Comment below and let me know what brine marinades you like to use, so that others seeing this recipe may have other delicious brine recipes to choose from when recreating this recipe over and over! Thanks so much!
Perfectly Cooked Pork Chops with Balsamic Brown Sugar Glaze
- 4 pork chops with bone (1 inch thick)
- Brine for Pork Chops:
- 4 large garlic cloves roughly chopped
- 2 cups water
- 1 cup spiced apple cider or 1 cup of apple juice
- 1/8 cup dark brown sugar
- 1/8 cup kosher salt
- 2 cups ice
- Balsamic Brown Sugar Glaze:
- 5 tablespoons dark balsamic vinegar
- 1/4 cup dark brown sugar
- (Make about 1/2 cup of glaze)
- Cooking Process Ingredients:
- Kosher Salt
- Fresh Ground Black Pepper
- Olive Oil
First, you want to brine your pork chops overnight to help make the pork chops juicy, and add a hint of flavor.
In a medium sauce pan mix together the 2 cups of water, 1 cup of cider, 1/8 cup dark brown sugar, 1/8 cup kosher salt, and the chopped garlic. Bring these ingredients to a boil.
Remove the brine from the stove and let it cool for about 10 minutes.
Then, add the ice to the brine to help further cool the brine.
Place the pork chops in a plastic food storage bag (i.e. ziploc bags).
Next, pour the brine sauce over the pork chops.
Seal the bag and place in the refrigerator. Let the pork chops marinate in this brine at least 8 hours.
When ready to cook the pork chops, remove the pork chops from the brine, rinse the pork chops, and pat dry the pork chops.
Rub both sides of the pork chops with olive oil. Then, lightly season the pork chops with salt and pepper on both sides.
Let the pork chops rest for about 15 minutes to reach room temperature. (This allows for even cooking of the meat.)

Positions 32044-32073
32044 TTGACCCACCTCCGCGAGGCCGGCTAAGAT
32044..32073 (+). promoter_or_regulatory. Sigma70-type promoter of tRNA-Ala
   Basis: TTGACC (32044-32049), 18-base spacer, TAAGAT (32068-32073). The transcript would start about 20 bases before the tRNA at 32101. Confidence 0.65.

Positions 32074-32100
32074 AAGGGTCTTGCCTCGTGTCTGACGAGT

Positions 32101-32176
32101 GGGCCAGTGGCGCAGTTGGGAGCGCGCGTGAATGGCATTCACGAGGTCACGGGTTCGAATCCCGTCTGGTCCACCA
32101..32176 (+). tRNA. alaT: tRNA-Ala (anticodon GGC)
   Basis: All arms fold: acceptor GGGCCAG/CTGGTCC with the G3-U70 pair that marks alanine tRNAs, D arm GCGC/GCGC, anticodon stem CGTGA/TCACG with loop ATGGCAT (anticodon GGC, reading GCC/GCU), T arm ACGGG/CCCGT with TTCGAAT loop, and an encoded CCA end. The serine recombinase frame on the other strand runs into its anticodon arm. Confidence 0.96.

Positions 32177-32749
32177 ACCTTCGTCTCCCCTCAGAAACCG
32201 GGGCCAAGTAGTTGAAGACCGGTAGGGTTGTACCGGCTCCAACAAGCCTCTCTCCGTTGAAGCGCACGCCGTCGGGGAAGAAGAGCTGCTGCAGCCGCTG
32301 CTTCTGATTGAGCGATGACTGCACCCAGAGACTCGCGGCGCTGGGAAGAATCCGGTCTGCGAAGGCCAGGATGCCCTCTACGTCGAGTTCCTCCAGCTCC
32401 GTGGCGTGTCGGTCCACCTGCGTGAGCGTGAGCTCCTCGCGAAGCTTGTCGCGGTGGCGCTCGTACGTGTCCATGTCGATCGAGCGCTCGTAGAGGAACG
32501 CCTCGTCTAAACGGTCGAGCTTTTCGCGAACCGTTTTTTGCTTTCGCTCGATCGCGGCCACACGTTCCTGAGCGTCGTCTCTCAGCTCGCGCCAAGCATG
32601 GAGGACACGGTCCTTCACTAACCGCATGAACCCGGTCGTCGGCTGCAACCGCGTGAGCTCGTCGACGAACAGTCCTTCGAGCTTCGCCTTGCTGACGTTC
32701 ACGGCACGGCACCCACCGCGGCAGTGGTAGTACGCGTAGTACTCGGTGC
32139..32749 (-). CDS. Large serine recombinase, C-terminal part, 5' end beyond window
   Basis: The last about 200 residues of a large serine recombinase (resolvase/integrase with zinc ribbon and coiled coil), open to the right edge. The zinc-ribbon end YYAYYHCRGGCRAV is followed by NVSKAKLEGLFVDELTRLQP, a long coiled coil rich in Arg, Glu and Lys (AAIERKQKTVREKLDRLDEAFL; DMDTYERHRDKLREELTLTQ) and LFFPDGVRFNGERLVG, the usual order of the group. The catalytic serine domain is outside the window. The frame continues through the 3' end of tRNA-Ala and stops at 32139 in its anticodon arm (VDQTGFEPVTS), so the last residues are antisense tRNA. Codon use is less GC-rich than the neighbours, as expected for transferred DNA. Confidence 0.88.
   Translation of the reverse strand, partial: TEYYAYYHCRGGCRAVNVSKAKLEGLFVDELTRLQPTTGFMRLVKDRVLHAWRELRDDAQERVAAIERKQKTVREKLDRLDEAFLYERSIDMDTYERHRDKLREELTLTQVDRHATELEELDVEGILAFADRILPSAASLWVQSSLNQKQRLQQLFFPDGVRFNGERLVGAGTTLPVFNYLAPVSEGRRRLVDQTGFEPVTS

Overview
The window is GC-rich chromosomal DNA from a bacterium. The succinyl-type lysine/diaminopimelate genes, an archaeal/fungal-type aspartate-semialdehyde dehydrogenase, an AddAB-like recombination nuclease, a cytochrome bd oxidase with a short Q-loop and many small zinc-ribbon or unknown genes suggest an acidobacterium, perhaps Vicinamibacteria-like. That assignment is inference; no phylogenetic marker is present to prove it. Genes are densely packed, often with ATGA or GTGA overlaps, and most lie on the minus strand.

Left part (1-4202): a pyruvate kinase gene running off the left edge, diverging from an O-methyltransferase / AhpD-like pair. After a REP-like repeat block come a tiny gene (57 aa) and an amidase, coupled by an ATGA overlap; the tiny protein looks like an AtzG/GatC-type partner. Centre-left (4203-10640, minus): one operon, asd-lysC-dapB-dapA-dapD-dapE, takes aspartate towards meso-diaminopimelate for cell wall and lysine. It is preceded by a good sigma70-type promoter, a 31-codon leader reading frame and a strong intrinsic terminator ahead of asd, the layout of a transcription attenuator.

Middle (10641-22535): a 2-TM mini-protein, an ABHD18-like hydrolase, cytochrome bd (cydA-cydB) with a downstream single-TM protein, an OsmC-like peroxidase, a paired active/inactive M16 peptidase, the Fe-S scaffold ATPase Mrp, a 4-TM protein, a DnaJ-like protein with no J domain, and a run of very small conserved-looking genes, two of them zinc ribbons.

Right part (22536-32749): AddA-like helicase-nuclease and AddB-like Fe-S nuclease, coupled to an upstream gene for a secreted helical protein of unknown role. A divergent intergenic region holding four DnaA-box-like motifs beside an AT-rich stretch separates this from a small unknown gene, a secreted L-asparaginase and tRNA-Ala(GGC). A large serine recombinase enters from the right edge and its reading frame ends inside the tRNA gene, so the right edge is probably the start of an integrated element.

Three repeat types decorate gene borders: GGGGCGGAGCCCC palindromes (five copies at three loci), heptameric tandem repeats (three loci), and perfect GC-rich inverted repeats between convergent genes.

Preheat the oven to 400 degrees.
While oven preheats, add about a tablespoon of olive oil to a large oven safe pan. Place this pan on a stove top, and allow the pan to get really hot using medium high heat.
Once the pan is nice and hot, add the pork chops to the pan.
Brown the pork chops on one side until you get a nice crispy brown coating on that one side you browned. This can take about 3 minutes.
Once you have browned one side of the pork chops, Place the pork chops on their fatty side in the pan, and brown the fatty parts of the pork chops. (This helps render the fat and add more flavor to the chops as they cook in the oven.)
Once you have browned the fatty sides of the pork chops, place the pork chops on their uncooked sides.
Then, place the pork chops in the preheated oven.
Cook the pork chops until the pork chop's internal temperature reaches 140 degrees when inserting your cooking thermometer.
Remove the pork chops from the pan.
Lightly cover the pork chops with foil and let the pork chops rest for about five minutes before serving. (This helps the pork chops to retain their moisture which also helps the chops to be juicy.)
While the pork chops rest after cooking, mix together the balsamic vinegar, and last 1/4 cup of brown sugar together in a small sauce pan. Bring the glaze to a boil, and remove the glaze from the heat source after bring the glaze sauce to a boil.
When ready to serve the chops, garnish/drizzle the glaze over the chops or use the glaze as a dipping sauce.
Thanks to The Kitchn and many other sources for some awesome tips!